Michelle Leonard started covering the Farmington community in June, 1994. Michelle earned her Bachelor of Science degree in Mass Communications: News-Editorial from Mankato State University in 1991. She is an active member of the Farmington American Legion Auxiliary Unit 189, and acts as the volunteer coordinator for the Minnesota Newspaper Museum which is open annually during the Minnesota State Fair. She has earned Minnesota Newspaper Association awards in Investigative Reporting, Local News Coverage, Feature Photography and Column Writing.
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On what was to be the night of Farmington city administrator Peter Herlofsky's annual review, council members are instead expected to make a decision on how to find Herlofsky's replacement. Council members and Herlofsky were to sit down for the administrator's performance evaluation in a closed session at the April 18 meeting.
The City of Farmington Municipal Services Department recently released its annual report of activity and initiatives from 2010. The municipal services department is made up of several divisions, including streets, snow, sanitary sewer, water, fleet, storm water, and solid waste. Todd Reiten is the director of Municipal Services. According to the report: In 2010, 24 snow events generated 72.5 inches of snow that was cleared by the snow removal crews. To clear the roads, crews used 1,383 tons of salt.
A motorcyclist who hit a moving car Wednesday morning might be a little scraped up, but he should be just fine. Names of the two men involved in the crash were not released at the scene, but preliminary reports indicate that neither driver was seriously injured in the crash. The accident occurred near Blaine Avenue on Highway 50. According to a Dakota County sheriff's deputy, the driver of the Yamaha R1 motorcycle was eastbound behind a smaller, two-door coupe.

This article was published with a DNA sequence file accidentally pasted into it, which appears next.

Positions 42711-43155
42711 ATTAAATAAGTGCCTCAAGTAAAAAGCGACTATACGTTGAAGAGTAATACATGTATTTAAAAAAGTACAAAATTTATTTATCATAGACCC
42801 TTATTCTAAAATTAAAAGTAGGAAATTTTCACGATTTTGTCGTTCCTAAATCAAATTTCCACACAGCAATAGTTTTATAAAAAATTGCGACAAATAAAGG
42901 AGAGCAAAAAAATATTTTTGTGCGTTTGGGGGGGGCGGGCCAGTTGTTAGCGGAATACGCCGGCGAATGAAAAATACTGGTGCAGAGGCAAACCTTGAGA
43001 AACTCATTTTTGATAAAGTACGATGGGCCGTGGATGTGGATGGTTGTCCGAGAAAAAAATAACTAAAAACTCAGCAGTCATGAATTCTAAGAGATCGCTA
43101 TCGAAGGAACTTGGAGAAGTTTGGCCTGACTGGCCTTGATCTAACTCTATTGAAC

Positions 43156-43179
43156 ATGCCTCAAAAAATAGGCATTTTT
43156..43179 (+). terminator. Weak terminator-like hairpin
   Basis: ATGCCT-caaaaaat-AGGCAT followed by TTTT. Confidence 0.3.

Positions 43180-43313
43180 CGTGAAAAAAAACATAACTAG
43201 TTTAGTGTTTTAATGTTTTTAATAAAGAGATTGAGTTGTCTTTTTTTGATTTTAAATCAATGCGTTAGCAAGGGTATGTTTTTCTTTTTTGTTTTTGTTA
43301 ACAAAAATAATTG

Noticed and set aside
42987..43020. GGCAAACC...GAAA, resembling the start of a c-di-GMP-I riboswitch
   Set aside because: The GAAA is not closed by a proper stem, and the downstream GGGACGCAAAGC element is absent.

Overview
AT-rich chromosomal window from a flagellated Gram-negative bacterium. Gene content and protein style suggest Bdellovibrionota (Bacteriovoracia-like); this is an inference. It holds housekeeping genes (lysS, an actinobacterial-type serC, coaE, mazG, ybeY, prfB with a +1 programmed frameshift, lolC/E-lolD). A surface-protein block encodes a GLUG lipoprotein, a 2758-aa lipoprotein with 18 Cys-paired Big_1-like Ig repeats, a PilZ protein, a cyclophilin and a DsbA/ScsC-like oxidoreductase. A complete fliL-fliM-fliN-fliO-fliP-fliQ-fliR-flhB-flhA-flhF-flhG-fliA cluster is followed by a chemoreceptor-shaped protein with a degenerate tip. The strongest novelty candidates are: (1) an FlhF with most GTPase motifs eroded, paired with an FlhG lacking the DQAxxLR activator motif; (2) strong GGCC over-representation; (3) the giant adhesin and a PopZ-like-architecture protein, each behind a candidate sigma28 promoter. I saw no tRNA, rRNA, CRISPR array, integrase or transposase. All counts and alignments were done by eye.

It might be hard to plan gardening projects while snow is still on the ground, but if you ask the folks out at the Dakota County Soil and Water Conservation District, they'll tell you it's not impossible. The SWCD has been offering its free Blue Thumb gardening classes around the county for the past few weeks. One is set for Farmington next week.
After 43 years in the same job, Rosemary Swedin is trying to adjust to taking it easy. She's got her little notebook of things she'd like to do in her retirement years. She's got a nice comfy chair placed in front of a big window that is a perfect spot to sit back and read the newspaper. But getting used to being retired is easier said than done. After 43 years with the city of Farmington, Swedin officially retired Friday, March 25. And now, her possibilities are endless. Swedin started work at the Village of Farmington on Oct. 17, 1967.
Water spilling over the edges of Vermillion River, particularly around Rambling River Park, is just a fact of life in this spring in Farmington. It's certainly nothing that city engineer Kevin Schorzman gets too worked up over. By the middle of last week, a swollen river spilled over the sides and spread water throughout much of central Farmington, as well as parts of Empire Township. By Monday of this week, most of the water levels had dropped and all that was left was soggy ground. That didn't come as much of a surprise to Schorzman.
I've been at five counties, two cities, and had one overseas assignment, and I've had to walk away from all of them for one reason or another," Farmington city administrator Peter Herlofsky said Tuesday morning. That was the explanation Herlofsky gave for turning in his resignation to Farmington City Council members following a Monday night economic development authority meeting. Just short of his five-year anniversary on May 1, Herlofsky leaves the city of Farmington with no new position lined up.
Farmington survived yet another successful year in 2010, and mayor Todd Larson will share the good news with the community starting March 26. On Monday of this week, Larson taped his annual State of the City address, instead of doing it live before a group of people.
Chances are, if you're out driving around Farmington on any given day, you'll pass at least one police squad car. The officers might pass you by, they might have someone pulled over. They might be responding to a call, or they might just be getting lunch or coffee. But there are a few officers around town who are less visibile than those out on patrol. Take, for instance, detective sergeant Lee Hollatz. He joined the Farmington Police Department in 1995, but has spent much of the past decade in investigations. As sergeant, he oversees the investigations division.
"What do you want to be when you grow up?" It's a question kids are asked when they're little, and they've usually got hundreds of answers. By the time kids are high school seniors, though, that question can be pretty daunting. After all, next year, it's time to grow up. But Farmington High School senior Katrina Costa isn't worried about her future. She knows what she wants to be after high school. She wants to be a nurse.